In Chapter five we meet an aspiring tech industry entrepreneur in California, a government-hands-off libertarian, who is finding the path of starting his own business (the bread an butter of a free-market economy) almost impossible because of the high costs of entry including prohibitively expensive health insurance.

The Trap also discusses lawyers and investment bankers, many of whom hoped to do more productive things with their lives, finding no other way to raise a family and pay off their colossal college loans than to join a corporate firm.
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Format: Hardcover
This book is a great counter-intuitive look at how growing income disparity in the United States is hurting all of us, not just those trying to make ends meet with minimum wage. And it's not just 20-something independent filmmakers who are now struggling to pay the rent (although Brook does profile plenty of them) it's the district attorney who stops putting criminals behind bars to work in a corporate law firm to make ends meet. Teachers who can't even afford to buy a home in the city they teach in.

Investment bankers, corporate attorneys and software engineers are all vital to the economy, but that doesn't mean they should be the only people who can afford to pay off their college loans, buy a house and (gasp!) maybe let one of the parents stay home and raise the kids. With the world we live in today, I for one want the people who commit their lives to community service or who work for the government--analyzing terrorist threats, tracking down tax cheats and making sure the medicine and food (and toothpaste) we consume aren't tainted--are the best qualified, best educated people available, not just those born rich or altruistic enough to take a cut in pay for work they think is important.

With a mix of economics, sociology and anecdotal reporting, Brook does a great job showing how the skyrocketing costs of health care, education and housing, combined with (and caused by) the shift in the tax burden from the wealthy to the middle-class, is hurting us all. President Bush says that community service should replace big government intervention; that's fine, but as Brook shows, America's economy is making it increasingy hard for people to even do that.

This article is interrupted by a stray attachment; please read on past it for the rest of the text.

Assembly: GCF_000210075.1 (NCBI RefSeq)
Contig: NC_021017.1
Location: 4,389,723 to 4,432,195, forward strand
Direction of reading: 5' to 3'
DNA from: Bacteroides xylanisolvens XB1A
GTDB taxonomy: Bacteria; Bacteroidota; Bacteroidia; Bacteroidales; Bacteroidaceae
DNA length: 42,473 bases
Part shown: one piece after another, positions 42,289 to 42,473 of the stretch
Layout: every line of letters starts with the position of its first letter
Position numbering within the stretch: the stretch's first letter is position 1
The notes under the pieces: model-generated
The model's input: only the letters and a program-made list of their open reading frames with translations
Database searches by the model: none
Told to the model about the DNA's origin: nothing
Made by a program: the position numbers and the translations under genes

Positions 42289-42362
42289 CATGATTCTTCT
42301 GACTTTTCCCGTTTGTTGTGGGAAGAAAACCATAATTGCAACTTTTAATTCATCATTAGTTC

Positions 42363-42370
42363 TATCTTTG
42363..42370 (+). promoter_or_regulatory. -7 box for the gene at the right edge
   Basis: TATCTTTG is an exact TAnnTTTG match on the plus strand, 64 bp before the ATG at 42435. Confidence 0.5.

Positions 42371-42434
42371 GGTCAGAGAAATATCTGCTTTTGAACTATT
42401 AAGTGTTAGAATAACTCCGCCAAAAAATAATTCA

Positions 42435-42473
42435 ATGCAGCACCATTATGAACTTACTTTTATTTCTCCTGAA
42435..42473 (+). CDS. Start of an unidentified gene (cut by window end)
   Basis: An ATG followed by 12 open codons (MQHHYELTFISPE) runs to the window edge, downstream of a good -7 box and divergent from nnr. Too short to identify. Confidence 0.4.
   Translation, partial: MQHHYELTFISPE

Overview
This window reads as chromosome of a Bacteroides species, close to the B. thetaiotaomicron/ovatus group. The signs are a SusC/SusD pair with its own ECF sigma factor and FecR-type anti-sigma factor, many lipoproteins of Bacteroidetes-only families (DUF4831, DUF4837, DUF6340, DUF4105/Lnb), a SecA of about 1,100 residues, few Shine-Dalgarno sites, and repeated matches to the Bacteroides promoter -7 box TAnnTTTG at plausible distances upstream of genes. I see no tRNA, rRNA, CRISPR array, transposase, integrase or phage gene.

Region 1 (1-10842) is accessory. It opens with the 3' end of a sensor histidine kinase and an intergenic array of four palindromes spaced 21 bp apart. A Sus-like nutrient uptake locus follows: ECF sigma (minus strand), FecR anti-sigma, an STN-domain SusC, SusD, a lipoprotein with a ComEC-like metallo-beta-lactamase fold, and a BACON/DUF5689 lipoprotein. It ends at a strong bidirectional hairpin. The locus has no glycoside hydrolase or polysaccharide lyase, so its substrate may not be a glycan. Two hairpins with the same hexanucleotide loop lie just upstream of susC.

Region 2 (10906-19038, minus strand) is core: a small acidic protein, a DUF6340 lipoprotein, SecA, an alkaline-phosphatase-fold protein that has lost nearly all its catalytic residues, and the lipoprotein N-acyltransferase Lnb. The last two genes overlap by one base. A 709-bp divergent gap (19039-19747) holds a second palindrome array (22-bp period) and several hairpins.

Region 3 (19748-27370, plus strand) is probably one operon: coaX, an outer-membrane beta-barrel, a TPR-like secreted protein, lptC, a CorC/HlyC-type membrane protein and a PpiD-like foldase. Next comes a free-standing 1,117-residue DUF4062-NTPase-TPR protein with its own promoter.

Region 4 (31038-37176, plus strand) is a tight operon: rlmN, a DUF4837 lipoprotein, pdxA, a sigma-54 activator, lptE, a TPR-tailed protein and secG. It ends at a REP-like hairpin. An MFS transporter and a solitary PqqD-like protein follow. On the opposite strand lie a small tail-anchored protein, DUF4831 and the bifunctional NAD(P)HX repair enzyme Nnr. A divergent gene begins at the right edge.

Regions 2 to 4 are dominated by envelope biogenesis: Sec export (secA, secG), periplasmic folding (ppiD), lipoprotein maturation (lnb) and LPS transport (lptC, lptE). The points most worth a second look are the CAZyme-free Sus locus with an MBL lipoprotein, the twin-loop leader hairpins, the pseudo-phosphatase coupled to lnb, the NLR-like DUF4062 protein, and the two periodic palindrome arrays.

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Format: Hardcover Verified Purchase
So said Oscar Wilde and such is the moral of this book.

In many ways, its touching - there are still people who'd like to teach kids, care for the sick or probe the secrets of the universe. But the burgeoning corporate elite with their astronomical salaries are driving the price of quality education, housing and healthcare sky high. So indulge yourself helping humanity and your kids will be lucky to afford community college. Welcome to a system where the best minds of our generation are trawling the tax code for loopholes, while we import math teachers from India.

But - I hear you cry - surely day-traders benefit society too, filling the supermarket shelves with inexpensive paper doilies and fat-free lard, 'lobbying' politicians and betting on Pork Belly futures? Brook wouldn't deny it - his point is that the pay disparity is hurting everybody else.

Brook's book is punchy and witty and uncomfortable and validating. His ideas for restoring the balance don't require a Marxist revolution. Read it and send it anonymously to a friend. Everybody will recognize a part of their own history in this book.
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Format: Hardcover
What some reviewers have missed is the main point of The Trap; It should be possible for a salary to cover a comfortable lifestyle, medical coverage, education and security in old age. Now, thanks to the corporate takeover of our society (unlike other first world societies) we are loosing ground faster than we can recover it. Our middle class has been under persistent siege and has been flattened. Our children face a bleak future while too many Americans have been blinded by rightwing rhetoric about American individualism. Americans were community based barn-builders.

Get a job? Where? All our jobs have been sold to the lowest bidder overseas.